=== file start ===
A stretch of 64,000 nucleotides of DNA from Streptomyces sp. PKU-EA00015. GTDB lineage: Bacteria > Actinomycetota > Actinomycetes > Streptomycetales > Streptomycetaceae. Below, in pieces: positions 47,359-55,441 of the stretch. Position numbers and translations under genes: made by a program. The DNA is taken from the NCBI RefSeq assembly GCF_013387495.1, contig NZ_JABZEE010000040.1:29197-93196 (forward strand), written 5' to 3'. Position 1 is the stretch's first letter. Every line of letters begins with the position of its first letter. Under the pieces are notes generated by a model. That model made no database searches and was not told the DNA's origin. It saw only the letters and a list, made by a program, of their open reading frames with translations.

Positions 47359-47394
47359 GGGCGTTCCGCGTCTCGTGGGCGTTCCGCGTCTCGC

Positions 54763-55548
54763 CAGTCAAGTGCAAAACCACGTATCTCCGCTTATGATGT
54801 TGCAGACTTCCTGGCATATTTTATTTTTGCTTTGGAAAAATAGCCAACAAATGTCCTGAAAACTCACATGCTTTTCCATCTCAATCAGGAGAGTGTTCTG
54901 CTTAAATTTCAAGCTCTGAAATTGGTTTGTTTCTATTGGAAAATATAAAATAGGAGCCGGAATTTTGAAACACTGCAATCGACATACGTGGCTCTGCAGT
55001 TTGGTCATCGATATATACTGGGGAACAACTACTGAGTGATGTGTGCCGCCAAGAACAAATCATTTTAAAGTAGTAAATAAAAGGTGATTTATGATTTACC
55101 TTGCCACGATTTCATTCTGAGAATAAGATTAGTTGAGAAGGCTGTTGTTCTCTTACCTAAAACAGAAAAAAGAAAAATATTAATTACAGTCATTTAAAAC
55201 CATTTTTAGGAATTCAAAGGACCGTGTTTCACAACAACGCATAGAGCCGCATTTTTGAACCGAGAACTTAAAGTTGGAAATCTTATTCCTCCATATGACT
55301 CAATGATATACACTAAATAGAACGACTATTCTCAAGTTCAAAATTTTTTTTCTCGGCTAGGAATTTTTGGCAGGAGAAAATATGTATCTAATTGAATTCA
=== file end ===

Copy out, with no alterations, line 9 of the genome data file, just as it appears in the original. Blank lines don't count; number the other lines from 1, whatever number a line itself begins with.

55101 TTGCCACGATTTCATTCTGAGAATAAGATTAGTTGAGAAGGCTGTTGTTCTCTTACCTAAAACAGAAAAAAGAAAAATATTAATTACAGTCATTTAAAAC